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Array iterator factory

by Roy Johnson (Monsignor)
on Mar 16, 2005 at 18:24 UTC ( #440072=snippet: print w/replies, xml ) Need Help??
Description: Inspired by the request in Foreach Loops and finding Array::Iterator modules not to my liking, I whipped up a little array iterator factory. It gave me a reason to do a little dabbing with pod, a little dabbling with warnings. I feel enriched.

Updates: incorporated suggestions from ihb regarding function call syntax and warnings.

use strict; 
use warnings;


=head1 NAME

array_iterator - a factory for iterators


  my $iter = array_iterator(@array);
  while (my ($i, $data) = $iter->()) { # was &$iter, see ihb's respons
      # $i is index, $data is data
  $iter->(0);    # Reset to start of array
  $iter->(-1);   # Reset to end of array, and iterate backwards
  $iter->(5);    # Reset $i to 5

=head1 NOTES

  This is an accessor only. It will not create array elements. You can
  do that by operating directly on the array.

  After running out, it implicitly resets to front or back end of the
  array, depending on which direction it was iterating.


sub array_iterator (\@) {
    my $aref = shift;
    my $i = 0;
    sub {
        if (@_) {
            # no need for use warnings::register;
            $i = shift;
            if ($i > $#$aref) {
                $i = $#$aref;
                warnings::warnif(misc => "index beyond end of array");
            elsif ($i < -@$aref) {
                $i = -@$aref;
                warnings::warnif(misc => "array index excessively nega
        } elsif ($i >= -@$aref and $i <= $#$aref) {
            my $i_was = $i;
            $i += $i < 0 ? -1 : 1;
            ($i_was, $aref->[$i_was]);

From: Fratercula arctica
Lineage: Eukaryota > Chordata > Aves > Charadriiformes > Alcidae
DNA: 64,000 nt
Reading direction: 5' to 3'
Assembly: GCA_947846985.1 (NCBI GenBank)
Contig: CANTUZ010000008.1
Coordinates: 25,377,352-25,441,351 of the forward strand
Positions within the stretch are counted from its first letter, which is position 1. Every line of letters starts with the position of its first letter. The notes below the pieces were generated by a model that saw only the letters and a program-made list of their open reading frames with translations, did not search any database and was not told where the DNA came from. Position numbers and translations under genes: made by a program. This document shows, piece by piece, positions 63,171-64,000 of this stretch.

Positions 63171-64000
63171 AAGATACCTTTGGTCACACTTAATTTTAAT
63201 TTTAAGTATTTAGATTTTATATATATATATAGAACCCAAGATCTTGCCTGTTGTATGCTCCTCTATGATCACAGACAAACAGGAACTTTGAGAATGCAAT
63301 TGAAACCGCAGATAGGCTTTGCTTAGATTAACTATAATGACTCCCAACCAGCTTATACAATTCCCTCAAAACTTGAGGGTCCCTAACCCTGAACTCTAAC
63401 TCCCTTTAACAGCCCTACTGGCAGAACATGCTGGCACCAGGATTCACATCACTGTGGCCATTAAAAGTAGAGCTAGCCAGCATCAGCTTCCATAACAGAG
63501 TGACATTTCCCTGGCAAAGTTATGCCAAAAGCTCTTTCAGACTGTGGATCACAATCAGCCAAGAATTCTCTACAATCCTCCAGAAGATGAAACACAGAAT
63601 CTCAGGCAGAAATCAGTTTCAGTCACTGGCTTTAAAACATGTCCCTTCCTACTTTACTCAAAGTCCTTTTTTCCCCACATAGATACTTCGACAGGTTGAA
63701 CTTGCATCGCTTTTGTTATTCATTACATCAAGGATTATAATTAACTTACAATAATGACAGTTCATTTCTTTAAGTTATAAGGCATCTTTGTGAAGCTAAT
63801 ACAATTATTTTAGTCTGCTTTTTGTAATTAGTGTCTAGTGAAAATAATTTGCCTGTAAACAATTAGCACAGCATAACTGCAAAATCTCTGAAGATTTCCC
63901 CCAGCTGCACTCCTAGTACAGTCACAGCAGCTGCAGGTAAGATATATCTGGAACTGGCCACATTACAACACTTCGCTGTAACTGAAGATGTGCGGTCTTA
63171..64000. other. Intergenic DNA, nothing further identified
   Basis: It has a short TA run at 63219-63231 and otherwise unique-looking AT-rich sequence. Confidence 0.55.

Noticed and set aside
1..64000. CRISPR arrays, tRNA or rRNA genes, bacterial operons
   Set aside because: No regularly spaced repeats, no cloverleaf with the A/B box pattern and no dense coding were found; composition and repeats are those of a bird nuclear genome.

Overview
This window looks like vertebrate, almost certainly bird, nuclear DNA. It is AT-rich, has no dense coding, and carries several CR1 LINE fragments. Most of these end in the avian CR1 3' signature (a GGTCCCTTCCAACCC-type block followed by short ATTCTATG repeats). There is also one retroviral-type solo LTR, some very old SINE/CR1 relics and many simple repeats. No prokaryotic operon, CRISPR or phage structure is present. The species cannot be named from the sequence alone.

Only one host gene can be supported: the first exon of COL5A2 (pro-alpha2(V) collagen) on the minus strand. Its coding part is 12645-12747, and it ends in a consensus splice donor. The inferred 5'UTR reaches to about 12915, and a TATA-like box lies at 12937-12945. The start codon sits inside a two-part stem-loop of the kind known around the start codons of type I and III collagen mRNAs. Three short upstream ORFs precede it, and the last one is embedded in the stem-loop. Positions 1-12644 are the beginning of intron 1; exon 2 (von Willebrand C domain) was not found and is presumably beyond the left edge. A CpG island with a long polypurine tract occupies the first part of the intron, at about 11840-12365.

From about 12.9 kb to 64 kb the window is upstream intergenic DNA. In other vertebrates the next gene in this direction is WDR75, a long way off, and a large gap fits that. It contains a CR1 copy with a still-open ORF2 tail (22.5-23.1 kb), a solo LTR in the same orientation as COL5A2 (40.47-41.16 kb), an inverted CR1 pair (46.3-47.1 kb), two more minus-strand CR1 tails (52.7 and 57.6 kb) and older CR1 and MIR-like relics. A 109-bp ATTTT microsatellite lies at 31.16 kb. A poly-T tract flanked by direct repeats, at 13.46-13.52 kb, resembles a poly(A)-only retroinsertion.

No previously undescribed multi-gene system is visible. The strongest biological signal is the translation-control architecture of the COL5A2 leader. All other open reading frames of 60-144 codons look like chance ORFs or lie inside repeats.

} else{
            $i = ($i > $#$aref) ? 0 : -1;
            return ();

my @arr = (20..30);
my $I1 = array_iterator(@arr);

print "Skipping every 4th...\n";

while (my ($i, $data) = &$I1) {
    next if $i % 4 == 3;
    print "$i: $data\n";

print "Running through again, without skips:\n";
while (my ($i, $data) = $I1->()) { # was &$I1 here and below
    print "$i: $data\n";

print "-- Now...backwards! --\n";

while (my ($i, $data) = $I1->()) {
    print "$i: $data\n";

print "again, but only printing every 3rd:\n";
while (my ($i, $data) = $I1->()) {
    print "$i: $data\n" if $i % 3 == 0;

print "Boundary check:\n";
while (my ($i, $data) = $I1->()) {
    print "$i: $data\n";

print "This should print nothing:\n";
my @empty = ();
my $I2 = array_iterator(@empty);
print join(':', $I2->()), "\n";
Replies are listed 'Best First'.
Re: Array iterator factory
by ihb (Deacon) on Mar 17, 2005 at 12:02 UTC

    Nice. I like this function more than the array iterator classes I've seen.

    The &$iter; syntax in the documentation is evil though. If you use it it will break things sooner or later. It's better to change them all to $iter->(). (See perlfaq7, "What's the difference between calling a function as &foo and foo()?")